Atumashi Monastery

King Mindon (1852-1872) founded a new capital on 16 June 1858. In founding the new capital, he established seven monuments simultaneously. They were the following:
1. The city
2. The moat
3. Mahalokamarajain pagoda
4. The ordination hall
5. The monastery
6. Pitaka taik or Royal library
7. Sudhamma Zayat or Rest-house

On 27 April 1859 king Mindon issued and order to build seven monuments simultaneously. On 15 May 1859, the pits were dug for the seven monuments to lay foundation simultaneously. On 23 May 1859, the foundation stones were laid at the seven monuments simultaneously.

Of seven monuments, one was the Mahaatulaweyan monastery. monastery. The name of monastic establishment was Mahaatulavijiyarama Taik. The Mahaatulaweyan means the incomparable monastery like Sakra's Abode (Wejayanta). The name Mahaatulavijiyarama means an incomparable monastic establishment where gained a great victory over enemies. King Mindon entrusted the Atumashi monastery and the monastic establishment to Pakhan Sayadaw U Nandasarasirisadhammadhaja Mahadammarajaguru to keep monastery under his custody on 26 April 1877. The king visited to monastery in state and dedicated it as Sanghika kyon: by making a libation on 30 May 1877. After the monastery had been adorned with carved figurines and floral designs, king Mindon visited to the monastery by waterway in state on 29 November 1877.

The king had left to the temporary abode at the top of the moat and had looked at the occasion before Pitaka texts were carried from Mahavisutarama to Atumashi monastery on 10 May 1878. The Pitaka texts were carried from Mahavisutarama Taik to Atumashi in May 1878. The Atumashi monastery was completed in 1878. It was found in a record that a Buddhist Synod was convened from 19 May 1878 to 6 June 1878 and from 7 June 1878 to 6 August 1878. A big diamond on the forehead of the Buddha Image was stolen on 29 November 1885. Atumashi monastery was burnt down in 1892. Atumashi monastery was used as a Christian Church in the early Colonial period.

The notification for preservation of the fourteen buildings was issued by the English Government according to the 904 Act No. 7, Article 3(1) on 12 December and ratified. The Atumashi monastery was included in them. The English Government preserved Atumashi on 10 August 1908.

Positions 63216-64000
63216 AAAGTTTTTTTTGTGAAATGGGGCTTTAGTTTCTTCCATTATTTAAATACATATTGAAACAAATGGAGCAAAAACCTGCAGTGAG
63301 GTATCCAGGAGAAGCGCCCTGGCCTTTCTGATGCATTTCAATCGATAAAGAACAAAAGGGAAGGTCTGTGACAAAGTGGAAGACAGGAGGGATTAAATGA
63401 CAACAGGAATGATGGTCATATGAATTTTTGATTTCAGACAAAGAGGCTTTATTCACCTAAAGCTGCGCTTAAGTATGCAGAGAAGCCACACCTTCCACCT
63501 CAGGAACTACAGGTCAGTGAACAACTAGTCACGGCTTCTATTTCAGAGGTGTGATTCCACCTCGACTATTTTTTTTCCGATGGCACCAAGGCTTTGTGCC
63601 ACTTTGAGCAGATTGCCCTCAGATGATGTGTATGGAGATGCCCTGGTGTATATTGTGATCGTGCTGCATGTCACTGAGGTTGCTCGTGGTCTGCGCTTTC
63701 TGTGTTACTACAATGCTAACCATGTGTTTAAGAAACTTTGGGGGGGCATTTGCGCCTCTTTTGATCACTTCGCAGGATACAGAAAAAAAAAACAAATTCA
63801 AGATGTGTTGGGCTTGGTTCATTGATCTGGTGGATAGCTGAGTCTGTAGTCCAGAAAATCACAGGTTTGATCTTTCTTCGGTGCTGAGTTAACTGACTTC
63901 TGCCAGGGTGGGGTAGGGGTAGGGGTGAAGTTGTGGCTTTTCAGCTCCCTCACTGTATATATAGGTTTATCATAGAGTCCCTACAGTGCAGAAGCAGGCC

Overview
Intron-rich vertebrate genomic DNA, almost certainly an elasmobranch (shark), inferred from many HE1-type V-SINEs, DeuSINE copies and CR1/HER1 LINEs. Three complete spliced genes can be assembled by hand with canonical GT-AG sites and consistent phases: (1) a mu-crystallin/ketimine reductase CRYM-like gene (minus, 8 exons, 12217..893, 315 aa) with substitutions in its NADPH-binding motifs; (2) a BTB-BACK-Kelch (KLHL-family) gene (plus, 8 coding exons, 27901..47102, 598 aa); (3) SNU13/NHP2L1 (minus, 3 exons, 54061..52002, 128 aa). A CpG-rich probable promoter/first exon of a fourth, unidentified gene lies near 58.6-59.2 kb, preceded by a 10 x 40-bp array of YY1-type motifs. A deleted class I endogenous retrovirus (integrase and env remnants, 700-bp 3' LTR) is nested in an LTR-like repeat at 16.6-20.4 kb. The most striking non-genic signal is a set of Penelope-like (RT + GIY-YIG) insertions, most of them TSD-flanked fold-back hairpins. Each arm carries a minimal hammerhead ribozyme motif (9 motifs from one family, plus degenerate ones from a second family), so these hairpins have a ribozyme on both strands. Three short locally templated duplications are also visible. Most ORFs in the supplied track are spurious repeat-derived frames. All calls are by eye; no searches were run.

In 1995, Atumashi monastery was reconstructed when it had burnt down after 103 years. Atumashi monastery was reconstructed at a cost of 1467.88 kyats lakhs. The ceremony for opening the Atumashi monastery was celebrated on 18 September 1996. The reconstruction of Atumashi monastery was conpleted on 30 November 1996. Atumashi monastery was transfferred to Archaeology Department on 9 January 1997.

The Atumashi Kyaung, or Incomparable Monastery (Maha Atulawaiyan Kyaungdawgyi) , was originally built in 1857 by King Mindon (1853-1879), who had founded his new capital of Upper Burma at Mandalay just a few years earlier in 1855. It was one of the King’s last great religious construction project. The original Atumashi was a magnificent wooden structure with considerable exterior stucco and set on a high platform reached by a formal ceremonial staircase. Instead of the traditional “pyatthat” (graduated wooden spires of decreasing size) and multi-roof design of traditional monastic buildings, the Atumashi was a huge grandiose structure surrounded by five graduated rectangular terraces. It was considered one of Southeast Asia’s most magnificent buildings.

It originally contained a very large, almost 30 ft (9 m), image of the Buddha made from the king’s lacquered silk clothing. There were numerous treasures within the structure, including a large diamond set in the forehead of the Buddha, four complete sets of the Tripikata (the ‘three baskets’ of the Buddhist sacred texts), and much more. When the British annexed the city and Upper Burma in 1885, the large diamond vanished, perhaps taken by the British or other marauders. The building and its entire contents burned down in 1890.

For many years the ruins of the building lay open to the elements. Stumps of the charred teak pillars, a grand staircase and some colonnaded walls remained. The area was cleared in the 1990s and was rebuilt according to the original plans in 1996 by the Burmese archaeological department with the use of convict labor. While somewhat impressive, it does not come close to recreating the magnificence of the original building. The Atumashi Kyaung is near the Kuthodaw Pagoda, built at the same time, and next door to the Shwenandaw.

Mandalay Division

Mandalay Division is an administrative division of Myanmar. It is located in the center of the country, bordering Sagaing Division and Magway Division to the west, Shan State to the east, and Bago Division and Kayin State to the south. The regional capital is Mandalay. In the south of the division lies the national capital of Naypyidaw. The division consists of seven districts, which are subdivided into 30 townships and 2,320 wards and village-tracts.

Mandalay Division is important in Burma's economy, accounting for 15% of the national economy.